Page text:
Are you missing out on investment returns by leaving your money in cash?
It’s a tricky question to answer.
Unlike cash, when you invest money, its value can go down as well as up.
The higher potential returns you can get from investments, compared with interest on cash, is the result of placing your capital at risk.
In the current low-interest rate environment, it’s only natural that savers are questioning the returns they are currently receiving on their cash holdings.
Moving from cash to investments is not a decision to take lightly, and professional advice should be sought first.
Where it’s right to keep money in cash, to satisfy the goals identified in your financial plan, then you should keep that cash under regular review, to make sure you get the most competitive interest rate.
Some new research has found that nearly £130 bn in cash Individual Savings Accounts (ISAs) has never been moved.
The research, which was commissioned by peer-to-peer lender Relendex, found that nearly half of those savers with a cash ISA have never switched provider.
As a result, they could be missing out on more competitive rates of interest.
With the average cash ISA now worth £17,000, and High Street banks offering average interest rates of 0.7%, savers are currently getting an average of £119 in interest each year.
Our behaviour when it comes to sticking with a cash ISA provider is at odds with our broader shopping around habits.
The research found that 82% of UK adults are shopping around to find the best deal for other products and services, but spend next to no time researching the best ISA rates.
According to the research, on average respondents switch their main utilities and household policies, including car insurance, home insurance, broadband and mobile phone provider, once every 2.5 years.
They spend a total average time of 12.1 hours researching the best deals in these areas.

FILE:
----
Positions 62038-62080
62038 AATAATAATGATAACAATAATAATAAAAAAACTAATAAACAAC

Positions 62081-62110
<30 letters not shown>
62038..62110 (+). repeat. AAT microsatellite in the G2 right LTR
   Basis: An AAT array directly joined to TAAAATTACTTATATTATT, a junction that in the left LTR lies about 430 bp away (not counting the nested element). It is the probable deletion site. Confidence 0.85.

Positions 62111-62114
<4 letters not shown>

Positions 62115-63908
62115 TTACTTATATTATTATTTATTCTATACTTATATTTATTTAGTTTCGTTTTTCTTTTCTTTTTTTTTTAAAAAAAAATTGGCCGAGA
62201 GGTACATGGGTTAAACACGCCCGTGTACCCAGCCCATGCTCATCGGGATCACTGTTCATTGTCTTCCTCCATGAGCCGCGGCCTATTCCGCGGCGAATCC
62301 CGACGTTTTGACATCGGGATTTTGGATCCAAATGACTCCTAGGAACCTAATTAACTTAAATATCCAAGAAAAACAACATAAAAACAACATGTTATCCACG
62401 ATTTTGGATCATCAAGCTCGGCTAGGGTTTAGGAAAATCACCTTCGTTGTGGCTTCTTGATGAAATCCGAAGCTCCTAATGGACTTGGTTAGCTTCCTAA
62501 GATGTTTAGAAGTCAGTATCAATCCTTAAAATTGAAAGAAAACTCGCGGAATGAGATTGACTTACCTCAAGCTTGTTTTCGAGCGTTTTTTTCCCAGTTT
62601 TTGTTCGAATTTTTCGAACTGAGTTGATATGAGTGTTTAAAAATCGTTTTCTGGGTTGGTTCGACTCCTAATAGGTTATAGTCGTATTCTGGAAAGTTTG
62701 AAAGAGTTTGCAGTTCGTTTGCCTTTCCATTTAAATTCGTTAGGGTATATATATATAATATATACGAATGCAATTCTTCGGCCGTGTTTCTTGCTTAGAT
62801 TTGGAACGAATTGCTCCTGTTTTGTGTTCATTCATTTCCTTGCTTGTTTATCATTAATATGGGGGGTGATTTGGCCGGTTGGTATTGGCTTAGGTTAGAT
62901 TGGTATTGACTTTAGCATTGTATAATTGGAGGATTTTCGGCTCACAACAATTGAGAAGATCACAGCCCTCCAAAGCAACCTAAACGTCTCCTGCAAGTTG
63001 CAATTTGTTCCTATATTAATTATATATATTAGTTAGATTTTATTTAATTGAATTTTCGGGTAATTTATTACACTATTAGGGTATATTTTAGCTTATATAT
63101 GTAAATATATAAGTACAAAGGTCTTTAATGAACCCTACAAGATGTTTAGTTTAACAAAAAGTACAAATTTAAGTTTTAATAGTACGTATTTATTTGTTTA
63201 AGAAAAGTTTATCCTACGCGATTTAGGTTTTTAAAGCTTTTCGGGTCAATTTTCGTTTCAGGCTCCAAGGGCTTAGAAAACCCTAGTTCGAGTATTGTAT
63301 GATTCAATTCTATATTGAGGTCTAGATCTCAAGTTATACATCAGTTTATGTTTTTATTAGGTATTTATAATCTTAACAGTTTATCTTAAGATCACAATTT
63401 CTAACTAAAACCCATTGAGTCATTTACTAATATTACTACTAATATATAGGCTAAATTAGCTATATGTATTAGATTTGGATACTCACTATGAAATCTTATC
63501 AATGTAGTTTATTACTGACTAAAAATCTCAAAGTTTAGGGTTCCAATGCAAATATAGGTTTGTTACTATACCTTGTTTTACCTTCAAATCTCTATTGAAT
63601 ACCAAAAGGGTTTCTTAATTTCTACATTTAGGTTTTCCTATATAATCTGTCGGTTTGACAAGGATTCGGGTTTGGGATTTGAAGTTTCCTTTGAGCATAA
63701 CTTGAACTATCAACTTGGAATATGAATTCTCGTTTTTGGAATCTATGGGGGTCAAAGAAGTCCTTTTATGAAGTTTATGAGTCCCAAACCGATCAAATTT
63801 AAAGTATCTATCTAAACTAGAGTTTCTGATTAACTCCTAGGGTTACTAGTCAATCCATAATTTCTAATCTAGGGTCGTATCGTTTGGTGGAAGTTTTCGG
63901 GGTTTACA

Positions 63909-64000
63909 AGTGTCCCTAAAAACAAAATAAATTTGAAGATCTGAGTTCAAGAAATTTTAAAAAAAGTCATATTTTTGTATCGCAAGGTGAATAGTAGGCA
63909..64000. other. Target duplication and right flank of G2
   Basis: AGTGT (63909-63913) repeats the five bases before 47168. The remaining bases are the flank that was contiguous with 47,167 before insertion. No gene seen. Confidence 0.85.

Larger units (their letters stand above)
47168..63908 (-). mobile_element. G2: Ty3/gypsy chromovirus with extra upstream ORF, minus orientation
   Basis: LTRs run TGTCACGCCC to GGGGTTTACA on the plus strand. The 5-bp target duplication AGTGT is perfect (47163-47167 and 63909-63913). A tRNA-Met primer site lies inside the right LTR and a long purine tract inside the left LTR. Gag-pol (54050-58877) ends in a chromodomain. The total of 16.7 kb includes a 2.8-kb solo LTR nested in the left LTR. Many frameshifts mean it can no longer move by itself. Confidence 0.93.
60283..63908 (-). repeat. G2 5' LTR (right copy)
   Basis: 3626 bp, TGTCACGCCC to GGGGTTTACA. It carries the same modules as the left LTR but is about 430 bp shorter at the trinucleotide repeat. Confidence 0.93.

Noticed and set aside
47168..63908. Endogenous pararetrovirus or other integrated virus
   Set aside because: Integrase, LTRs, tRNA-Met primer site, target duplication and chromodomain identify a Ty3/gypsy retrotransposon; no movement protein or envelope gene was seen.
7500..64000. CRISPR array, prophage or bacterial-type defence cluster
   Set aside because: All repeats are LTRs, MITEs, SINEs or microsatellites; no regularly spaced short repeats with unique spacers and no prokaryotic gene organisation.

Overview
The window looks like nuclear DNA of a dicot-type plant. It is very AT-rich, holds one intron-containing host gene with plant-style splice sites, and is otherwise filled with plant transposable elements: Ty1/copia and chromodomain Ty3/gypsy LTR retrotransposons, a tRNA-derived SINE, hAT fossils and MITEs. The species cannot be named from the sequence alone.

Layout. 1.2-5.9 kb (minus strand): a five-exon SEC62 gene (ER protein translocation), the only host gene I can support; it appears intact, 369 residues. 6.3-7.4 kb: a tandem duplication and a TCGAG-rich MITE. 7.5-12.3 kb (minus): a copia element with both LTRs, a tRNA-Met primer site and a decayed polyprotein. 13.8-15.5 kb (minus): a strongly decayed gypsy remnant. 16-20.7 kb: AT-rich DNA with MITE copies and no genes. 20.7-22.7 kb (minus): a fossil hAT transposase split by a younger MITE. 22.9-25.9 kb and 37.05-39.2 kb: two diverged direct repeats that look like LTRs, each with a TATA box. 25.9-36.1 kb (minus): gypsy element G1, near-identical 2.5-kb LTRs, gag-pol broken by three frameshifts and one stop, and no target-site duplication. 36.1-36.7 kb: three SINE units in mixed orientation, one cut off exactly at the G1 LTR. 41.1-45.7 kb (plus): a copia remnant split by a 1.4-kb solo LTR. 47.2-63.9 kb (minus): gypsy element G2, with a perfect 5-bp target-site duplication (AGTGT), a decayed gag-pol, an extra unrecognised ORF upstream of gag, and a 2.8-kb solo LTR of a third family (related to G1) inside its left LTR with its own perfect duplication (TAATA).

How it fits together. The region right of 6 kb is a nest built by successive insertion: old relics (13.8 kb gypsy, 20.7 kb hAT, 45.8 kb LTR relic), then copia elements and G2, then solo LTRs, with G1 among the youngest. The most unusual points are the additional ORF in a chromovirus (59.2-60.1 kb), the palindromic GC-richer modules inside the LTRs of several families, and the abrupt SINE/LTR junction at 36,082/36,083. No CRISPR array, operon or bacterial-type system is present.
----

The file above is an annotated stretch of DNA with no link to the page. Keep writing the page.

But for those who have switched cash ISAs, they spend an average of 1.6 hours making the switch, time that is spread out over an average of 4.6 years with the same provider.
Paul Sonabend, Executive Chairman at Relendex, said:
“It is very concerning to see the huge amount of money sitting in Cash ISAs often earning paltry returns.
It is clear from the research that UK adults prioritise saving money by switching utilities and policies such as their car insurance and mobile phone providers over spending time picking the best Cash ISA to invest in.
This is a great failure.”
If you do shop around to find a more competitive interest rate for your cash ISA, there are a few points to remember.
To maintain the tax-free status of your cash ISA, you will need to transfer it to another ISA provider. You will need to complete an ISA transfer form to facilitate this switch between savings providers.
You should not close the cash ISA and then use the proceeds to subscribe to a new cash ISA, as doing this will result in the loss of your accumulated allowance.
If you want to transfer money you’ve invested in an ISA during the current tax year, you will need to transfer all of it in one go.
However, for cash ISA monies saved in previous tax years, you can choose whether to transfer all or part of the cash to a new provider.
When shopping around for a more competitive interest rate, check that the savings provider will accept an ISA transfer; not all do, and some of the most competitive interest rates specifically exclude ISA transfers.
Also check the terms of the new product as you could be locking your money away for a year or longer, with penalties for earlier access, to access a higher interest rate.
It’s worth noting that there are a growing number of innovative finance ISA providers now, offering what appear to be higher interest rates than those available from cash ISAs.
These innovative finance ISAs, which include peer-to-peer lending, are not without risk to your capital, and the returns they forecast may not be realised either.
And if you go chasing higher potential returns than a cash ISA has to offer, be sure to seek professional advice first, making investment decisions based on a comprehensive financial plan.